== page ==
H.R. 4315 is package of four dangerous bills that would drastically change the way the Federal government protects endangered and threatened species. HR 4315 would add layers of bureaucracy, waste limited agency resources, and divert efforts to recover species under the Endangered Species Act. Of specific concern, the bill would require federal agencies to publish on the internet all data used in ESA listing determinations. Such a requirement would limit the amount and quality of information supporting ESA decisions by discouraging data sharing by scientists, State and local governments, and particularly private landowners, who do not want their information disclosed online. This provision could also expose vulnerable wildlife and rare plants to increased poaching or vandalism.
requires the Secretary of Interior to make the data used for each ESA listing decision publicly available via the Internet
would have the effect of discouraging states with privacy laws on their books from sharing their data with government decision makers.
could discourage scientists and local governments from sharing data with the Fish and Wildlife Service
would require private landowners and companies to share data associated with their property online
would provide a roadmap to poachers looking for endangered wildlife
would require the Secretary to submit an annual report to Congress detailing agency expenditures for “covered suits,” meaning “any civil action” under the ESA against the Department of the Interior, the Forest Service, and the National Marine Fisheries Service.
will simply exacerbate the alleged problem that the authors of this bill claim it is trying to solve; will divert more resources away from recovery efforts, by now requiring the Department of Interior to report annually on the detailed costs of every citizen suit filed against it under the ESA.
- If the legislators who drafted this bill complain that environmental groups are filing frivolous lawsuits at taxpayer expense, shouldn’t Congress be held to a similar standard? If so, maybe the agencies should also report how much they are spending, the number of full time employees, and the total number of employee hours spent responding to document requests, subpoenas and hearings from any Member of Congress.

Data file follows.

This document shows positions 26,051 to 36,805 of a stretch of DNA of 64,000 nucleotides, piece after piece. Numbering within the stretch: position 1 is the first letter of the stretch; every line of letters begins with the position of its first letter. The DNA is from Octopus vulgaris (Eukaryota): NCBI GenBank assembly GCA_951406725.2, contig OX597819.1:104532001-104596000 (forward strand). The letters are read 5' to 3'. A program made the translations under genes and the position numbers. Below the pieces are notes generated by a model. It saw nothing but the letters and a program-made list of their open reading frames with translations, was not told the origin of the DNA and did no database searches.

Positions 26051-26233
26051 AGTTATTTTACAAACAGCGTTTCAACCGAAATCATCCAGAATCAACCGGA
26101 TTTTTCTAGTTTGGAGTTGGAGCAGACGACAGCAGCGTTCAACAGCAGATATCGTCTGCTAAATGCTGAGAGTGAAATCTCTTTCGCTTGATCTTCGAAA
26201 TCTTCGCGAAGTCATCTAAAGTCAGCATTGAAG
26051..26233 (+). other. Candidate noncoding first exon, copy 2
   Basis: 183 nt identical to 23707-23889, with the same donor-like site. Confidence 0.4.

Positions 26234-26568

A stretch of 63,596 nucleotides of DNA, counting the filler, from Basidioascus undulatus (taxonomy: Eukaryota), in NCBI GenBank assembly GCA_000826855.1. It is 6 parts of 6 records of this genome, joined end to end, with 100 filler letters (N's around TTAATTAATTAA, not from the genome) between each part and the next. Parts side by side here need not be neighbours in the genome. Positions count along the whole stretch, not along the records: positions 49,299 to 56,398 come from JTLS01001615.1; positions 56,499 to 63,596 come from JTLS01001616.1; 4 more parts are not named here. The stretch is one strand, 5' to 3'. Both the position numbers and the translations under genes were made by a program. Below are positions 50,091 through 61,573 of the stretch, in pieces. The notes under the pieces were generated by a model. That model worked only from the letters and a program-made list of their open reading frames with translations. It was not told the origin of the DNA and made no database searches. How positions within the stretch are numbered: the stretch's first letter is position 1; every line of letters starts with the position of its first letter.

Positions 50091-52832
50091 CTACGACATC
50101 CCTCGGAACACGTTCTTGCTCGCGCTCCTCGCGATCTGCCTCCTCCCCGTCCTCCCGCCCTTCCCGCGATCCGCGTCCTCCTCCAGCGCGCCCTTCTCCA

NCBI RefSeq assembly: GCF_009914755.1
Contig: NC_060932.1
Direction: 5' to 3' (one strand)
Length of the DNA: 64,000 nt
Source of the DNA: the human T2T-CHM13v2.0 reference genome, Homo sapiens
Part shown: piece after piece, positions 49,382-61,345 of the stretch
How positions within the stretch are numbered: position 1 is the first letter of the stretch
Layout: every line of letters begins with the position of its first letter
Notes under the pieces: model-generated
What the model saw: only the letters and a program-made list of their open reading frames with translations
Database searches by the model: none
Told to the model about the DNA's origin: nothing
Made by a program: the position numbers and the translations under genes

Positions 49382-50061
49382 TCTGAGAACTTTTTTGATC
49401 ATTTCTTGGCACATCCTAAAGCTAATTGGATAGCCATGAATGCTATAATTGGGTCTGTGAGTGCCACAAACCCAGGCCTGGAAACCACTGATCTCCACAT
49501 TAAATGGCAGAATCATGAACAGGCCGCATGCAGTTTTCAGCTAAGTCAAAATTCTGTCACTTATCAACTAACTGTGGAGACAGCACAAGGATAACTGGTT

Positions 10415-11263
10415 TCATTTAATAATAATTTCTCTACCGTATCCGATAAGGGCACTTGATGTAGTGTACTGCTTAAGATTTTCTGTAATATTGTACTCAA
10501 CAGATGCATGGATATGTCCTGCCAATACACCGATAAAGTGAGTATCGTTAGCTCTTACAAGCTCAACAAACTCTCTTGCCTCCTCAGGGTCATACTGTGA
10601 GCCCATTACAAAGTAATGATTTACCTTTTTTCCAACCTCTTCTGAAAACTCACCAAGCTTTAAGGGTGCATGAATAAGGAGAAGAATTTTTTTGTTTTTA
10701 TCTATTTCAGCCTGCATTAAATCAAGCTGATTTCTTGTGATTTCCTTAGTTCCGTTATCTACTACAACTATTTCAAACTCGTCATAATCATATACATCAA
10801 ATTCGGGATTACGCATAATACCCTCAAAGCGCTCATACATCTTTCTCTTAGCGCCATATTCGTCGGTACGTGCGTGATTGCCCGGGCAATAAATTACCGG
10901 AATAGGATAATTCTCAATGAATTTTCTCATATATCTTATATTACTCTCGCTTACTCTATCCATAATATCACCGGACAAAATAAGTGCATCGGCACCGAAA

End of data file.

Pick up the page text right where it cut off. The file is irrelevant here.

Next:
- This excessive abuse of the process is expensive for taxpayers and burdensome for agencies. If legislators believe in the merit of these requests, then they should have no trouble asking agencies to report how many taxpayer dollars it is costing them to comply.
would redefine “best available science” and require the federal government to accept as the best available science ANY data submitted by a state, tribal, or county government.
does not require the data to be of a high quality – or even a moderate quality; there is no standard at all.
- If a county, state, or tribe wanted to submit incomplete or bad data, even that data would be anointed as the best available, regardless of what scientific experts have to say.
- This dangerous bill attacks the essential protections that form the very foundation of the ESA. This bill will not improve the recovery of our nation’s most endangered wildlife. Instead, it will undermine the best available science for listing new species, and create new challenges to species recovery.
- To weaken the scientific foundation of the Endangered Species Act is to doom more species to extinction. Scientists know we must protect species because they are working parts of our own life-support system. Once species become extinct, no corrective legislation can bring them back—they are gone forever.
would limit the ability of citizens to participate in the Democratic process and hold the government accountable because it places an arbitrary cap on legal fees awarded to prevailing or partially prevailing parties in litigation against the government. The courts decide what are reasonable fees under this and scores of other laws every day, and they have a much better ability to objectively determine what is appropriate.
The Wolf Conservation Center believes H.R. 4315 and its related attached bills can potentially undermine essential protections that form the very foundation of the Endangered Species Act. None of these bills will improve the recovery of our nation’s endangered wildlife. Instead, they reduce the ability of the public to hold gov't agencies accountable for complying with the law, undermine the best available science for listing new species, and create new challenges to species recovery. To weaken the scientific foundation of the Endangered Species Act is to doom more species to extinction.
Please consider joining the WCC in OPPOSING this political attack on our most historically significant environmental law. When you vote to OPPOSE H.R. 4315 via the WCC POPVOX legislative campaign, a message is sent directly to your Senators expressing your opposition. Vote to OPPOSE here.